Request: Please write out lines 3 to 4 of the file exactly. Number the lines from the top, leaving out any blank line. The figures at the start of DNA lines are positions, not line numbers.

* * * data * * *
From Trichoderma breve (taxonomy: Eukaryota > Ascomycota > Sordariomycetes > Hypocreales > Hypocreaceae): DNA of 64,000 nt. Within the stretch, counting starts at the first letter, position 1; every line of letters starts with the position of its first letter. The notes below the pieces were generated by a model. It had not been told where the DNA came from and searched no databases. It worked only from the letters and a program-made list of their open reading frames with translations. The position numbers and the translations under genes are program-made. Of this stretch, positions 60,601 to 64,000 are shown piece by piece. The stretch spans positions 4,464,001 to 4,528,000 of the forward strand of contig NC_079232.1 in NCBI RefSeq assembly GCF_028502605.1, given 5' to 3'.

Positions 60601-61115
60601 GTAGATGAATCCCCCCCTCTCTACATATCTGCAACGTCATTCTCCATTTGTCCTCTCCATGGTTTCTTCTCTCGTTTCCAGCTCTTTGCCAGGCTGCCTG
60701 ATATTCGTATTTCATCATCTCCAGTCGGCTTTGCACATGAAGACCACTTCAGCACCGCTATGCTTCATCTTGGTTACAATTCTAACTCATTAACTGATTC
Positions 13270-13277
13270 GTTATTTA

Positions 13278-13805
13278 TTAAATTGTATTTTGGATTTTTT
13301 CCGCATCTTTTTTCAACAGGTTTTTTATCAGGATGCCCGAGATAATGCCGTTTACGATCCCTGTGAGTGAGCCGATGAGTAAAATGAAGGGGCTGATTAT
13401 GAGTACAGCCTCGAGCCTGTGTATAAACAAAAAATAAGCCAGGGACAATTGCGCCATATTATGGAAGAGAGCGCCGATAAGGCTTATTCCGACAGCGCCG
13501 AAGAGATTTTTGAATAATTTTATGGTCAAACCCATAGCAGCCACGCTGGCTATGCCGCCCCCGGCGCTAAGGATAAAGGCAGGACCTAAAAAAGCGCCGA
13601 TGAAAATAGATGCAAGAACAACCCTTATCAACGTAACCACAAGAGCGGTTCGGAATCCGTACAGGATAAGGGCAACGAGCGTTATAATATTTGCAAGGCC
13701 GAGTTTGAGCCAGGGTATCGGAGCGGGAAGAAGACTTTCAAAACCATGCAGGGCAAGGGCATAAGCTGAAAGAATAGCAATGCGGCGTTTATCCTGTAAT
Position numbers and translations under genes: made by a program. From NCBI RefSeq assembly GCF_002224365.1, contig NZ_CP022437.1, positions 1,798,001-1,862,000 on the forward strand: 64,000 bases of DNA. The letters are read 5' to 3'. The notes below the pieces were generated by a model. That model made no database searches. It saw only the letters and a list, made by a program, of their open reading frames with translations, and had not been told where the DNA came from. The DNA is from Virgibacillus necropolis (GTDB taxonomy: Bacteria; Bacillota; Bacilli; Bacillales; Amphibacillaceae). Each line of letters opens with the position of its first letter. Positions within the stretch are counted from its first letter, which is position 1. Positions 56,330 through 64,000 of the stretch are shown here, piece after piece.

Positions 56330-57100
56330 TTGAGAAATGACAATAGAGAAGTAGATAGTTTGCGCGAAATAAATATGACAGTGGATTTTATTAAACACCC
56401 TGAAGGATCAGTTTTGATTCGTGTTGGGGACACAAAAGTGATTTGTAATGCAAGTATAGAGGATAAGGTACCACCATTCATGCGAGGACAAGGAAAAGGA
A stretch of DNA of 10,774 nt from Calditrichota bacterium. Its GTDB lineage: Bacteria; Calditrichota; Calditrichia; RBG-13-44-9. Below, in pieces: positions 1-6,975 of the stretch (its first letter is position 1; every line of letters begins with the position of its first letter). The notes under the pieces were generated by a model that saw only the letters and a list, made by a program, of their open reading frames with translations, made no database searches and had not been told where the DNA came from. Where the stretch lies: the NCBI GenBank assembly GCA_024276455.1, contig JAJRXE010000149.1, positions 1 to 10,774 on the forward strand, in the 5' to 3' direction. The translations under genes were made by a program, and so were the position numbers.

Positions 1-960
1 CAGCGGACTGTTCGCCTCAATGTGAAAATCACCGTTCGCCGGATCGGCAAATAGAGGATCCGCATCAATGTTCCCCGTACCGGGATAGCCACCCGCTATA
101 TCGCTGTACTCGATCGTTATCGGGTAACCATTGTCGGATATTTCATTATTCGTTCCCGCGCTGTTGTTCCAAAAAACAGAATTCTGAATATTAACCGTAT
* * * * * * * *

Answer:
60601 GTAGATGAATCCCCCCCTCTCTACATATCTGCAACGTCATTCTCCATTTGTCCTCTCCATGGTTTCTTCTCTCGTTTCCAGCTCTTTGCCAGGCTGCCTG
60701 ATATTCGTATTTCATCATCTCCAGTCGGCTTTGCACATGAAGACCACTTCAGCACCGCTATGCTTCATCTTGGTTACAATTCTAACTCATTAACTGATTC